Friday 11 August 2023, 03:00

Eden Park volunteer addicted to serving his community

  • Omar Dada is volunteering at his third FIFA World Cup event

  • The Aucklander has also worked at cricket and rugby World Cup events

  • Dada says the community needs more people to give up their time

Omar Dada from Auckland/Tāmaki Makaurau does not let any major event pass through his city without getting into the action as a volunteer. The FIFA Women’s World Cup Australia & New Zealand 2023™ is the third FIFA tournament Dada has been part of after previously volunteering at the U-20 World Cup in 2015 and at last year’s FIFA World Cup in Qatar.

WoolIam the official FIFA U-20 World Cup mascot entertains the crowd prior to the FIFA U-20 World Cup Group A match between New Zealand and Ukraine

During the rugby season, Dada is a familiar face at Eden Park, pointing people arriving from Kingsland train station to the correct entry from his high chair at Gate A. “I consider this my home. I welcome people to the stadium in Māori but also in Samoan and Tongan because we have a very diverse community and our fanbase is mainly from the Pacific Islands,” says Dada who adds that the All Blacks have not lost a match at Eden Park since he became part of the furniture in 2011.

Omar Dada at Education City in Qatar

During the FIFA Women’s World Cup, the serial volunteer has been part of the VIP guest operations team which ensures the high-profile visitors have a good experience at the stadium. “The VIP area is very interesting" says the mathematics teacher who is proud to be rubbing shoulders with FIFA President Gianni Infantino. “I have not spoken to him yet, but hope to speak to him when he gets back here,” smiles Dada who started volunteering when he became “too long in the tooth” to continue coaching. “Our community needs people like me to give up their time. I give up my time for anything I can volunteer for. My weekends are your weekends.”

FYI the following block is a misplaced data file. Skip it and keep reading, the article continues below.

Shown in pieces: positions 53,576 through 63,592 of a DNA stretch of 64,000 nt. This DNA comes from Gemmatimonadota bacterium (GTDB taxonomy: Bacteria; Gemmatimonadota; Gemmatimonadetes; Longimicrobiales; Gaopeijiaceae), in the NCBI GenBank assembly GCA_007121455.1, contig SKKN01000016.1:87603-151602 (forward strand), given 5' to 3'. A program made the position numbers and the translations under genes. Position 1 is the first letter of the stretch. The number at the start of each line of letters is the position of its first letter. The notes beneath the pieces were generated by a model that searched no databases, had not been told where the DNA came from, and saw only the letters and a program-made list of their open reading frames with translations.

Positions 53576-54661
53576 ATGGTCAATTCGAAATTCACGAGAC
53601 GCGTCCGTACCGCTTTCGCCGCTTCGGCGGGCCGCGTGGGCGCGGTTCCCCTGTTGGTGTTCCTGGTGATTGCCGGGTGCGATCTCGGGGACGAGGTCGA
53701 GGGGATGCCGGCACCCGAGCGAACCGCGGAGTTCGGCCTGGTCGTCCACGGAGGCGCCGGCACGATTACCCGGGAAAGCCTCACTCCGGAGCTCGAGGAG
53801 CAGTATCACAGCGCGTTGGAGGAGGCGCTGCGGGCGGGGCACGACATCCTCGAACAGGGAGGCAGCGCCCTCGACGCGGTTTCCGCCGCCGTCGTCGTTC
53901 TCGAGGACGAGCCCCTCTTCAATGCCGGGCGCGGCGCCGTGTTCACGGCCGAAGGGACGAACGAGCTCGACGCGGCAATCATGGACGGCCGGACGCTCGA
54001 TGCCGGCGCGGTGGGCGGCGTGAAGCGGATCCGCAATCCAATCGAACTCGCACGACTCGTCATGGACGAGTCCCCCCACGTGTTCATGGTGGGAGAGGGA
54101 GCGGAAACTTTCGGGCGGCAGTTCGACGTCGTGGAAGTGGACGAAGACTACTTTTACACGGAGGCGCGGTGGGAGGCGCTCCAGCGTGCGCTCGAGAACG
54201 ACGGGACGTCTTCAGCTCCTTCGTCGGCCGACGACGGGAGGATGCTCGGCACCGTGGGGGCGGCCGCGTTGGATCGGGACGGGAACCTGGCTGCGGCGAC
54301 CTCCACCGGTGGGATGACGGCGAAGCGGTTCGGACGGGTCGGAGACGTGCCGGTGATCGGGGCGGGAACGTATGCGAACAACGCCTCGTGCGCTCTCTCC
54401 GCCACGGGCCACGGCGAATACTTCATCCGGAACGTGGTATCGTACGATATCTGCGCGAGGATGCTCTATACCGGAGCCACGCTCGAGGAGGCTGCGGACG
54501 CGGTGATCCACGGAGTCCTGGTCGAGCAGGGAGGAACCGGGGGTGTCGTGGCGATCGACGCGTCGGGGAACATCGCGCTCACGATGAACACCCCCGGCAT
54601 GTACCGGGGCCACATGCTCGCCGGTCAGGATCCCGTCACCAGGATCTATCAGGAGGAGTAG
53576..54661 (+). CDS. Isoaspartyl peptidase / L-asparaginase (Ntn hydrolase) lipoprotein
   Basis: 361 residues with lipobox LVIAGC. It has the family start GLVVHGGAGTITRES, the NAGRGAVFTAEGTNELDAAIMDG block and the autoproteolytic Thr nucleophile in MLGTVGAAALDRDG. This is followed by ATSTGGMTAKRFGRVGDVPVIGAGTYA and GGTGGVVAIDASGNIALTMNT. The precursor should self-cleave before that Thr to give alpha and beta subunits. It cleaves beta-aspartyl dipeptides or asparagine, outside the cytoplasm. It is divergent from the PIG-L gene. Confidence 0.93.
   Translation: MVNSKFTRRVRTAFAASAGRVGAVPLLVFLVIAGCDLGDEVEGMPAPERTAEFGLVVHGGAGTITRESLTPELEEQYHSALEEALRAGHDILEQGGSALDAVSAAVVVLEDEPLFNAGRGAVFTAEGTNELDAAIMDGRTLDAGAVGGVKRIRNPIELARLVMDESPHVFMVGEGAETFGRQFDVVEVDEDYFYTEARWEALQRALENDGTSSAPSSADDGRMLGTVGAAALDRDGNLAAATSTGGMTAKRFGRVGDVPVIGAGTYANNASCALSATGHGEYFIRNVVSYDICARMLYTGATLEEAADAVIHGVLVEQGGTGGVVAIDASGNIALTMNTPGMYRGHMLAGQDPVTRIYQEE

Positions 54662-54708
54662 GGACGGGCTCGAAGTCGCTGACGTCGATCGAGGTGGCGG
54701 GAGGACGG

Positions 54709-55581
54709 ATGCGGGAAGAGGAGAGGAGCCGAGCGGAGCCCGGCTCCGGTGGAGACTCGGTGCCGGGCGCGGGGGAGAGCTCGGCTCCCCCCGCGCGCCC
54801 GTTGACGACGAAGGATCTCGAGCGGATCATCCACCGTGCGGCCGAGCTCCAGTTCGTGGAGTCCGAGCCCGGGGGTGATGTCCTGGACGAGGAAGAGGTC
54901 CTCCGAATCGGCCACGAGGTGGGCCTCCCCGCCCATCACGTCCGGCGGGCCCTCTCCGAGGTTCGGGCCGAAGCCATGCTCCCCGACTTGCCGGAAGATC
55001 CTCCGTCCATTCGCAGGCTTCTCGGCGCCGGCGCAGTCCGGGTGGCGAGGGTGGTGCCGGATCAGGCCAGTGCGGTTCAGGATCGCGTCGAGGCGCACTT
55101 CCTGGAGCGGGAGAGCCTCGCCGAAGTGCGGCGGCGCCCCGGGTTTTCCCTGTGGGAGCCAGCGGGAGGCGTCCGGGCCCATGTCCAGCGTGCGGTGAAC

Volunteers Pose with FWWC23 Trophy - FIFA Women's World Cup Australia & New Zealand 2023

Dada is a self-confessed football devotee but had little opportunity to fulfil his sporting potential as a youngster growing up in South Africa. “I grew up in the Apartheid era, and as a non-white person, I didn’t really have the chance to play football there.” The experience in Dada’s youth did not diminish his love for the beautiful game. “Football is a game of passion and a game that brings people together. It is a game that makes people excited and makes us sad. People love that changing emotion. We can get away for an hour-an-a-half from our daily life and enjoy football.” Dada also noted how Kiwis have been infected by the football bug. “After that first game: bang! People who normally don't watch football are now hooked. At my school, teachers are coming to me to talk about the game who had never spoke to me about the sport before” says Dada, adding that women’s football deserves and needs the focus it is currently receiving.

New Zealand fans show their support during the FIFA Women's World Cup Australia & New Zealand 2023 Group A match between New Zealand and Philippines at Wellington Regional Stadium

“This World Cup is giving them that attention, especially in New Zealand where we think rugby is the main sport, not realising that football is the world sport.” With only two games left at Eden Park, Dada is already looking ahead to future opportunities and is dreaming of a role at the FIFA World Cup in 2026. “My wife Raeesa has also been volunteering in the VIP area at Eden Park and she wants to come with me to Mexico, the US and Canada in 2026, so we hope we can get a volunteer role there as well” he concluded.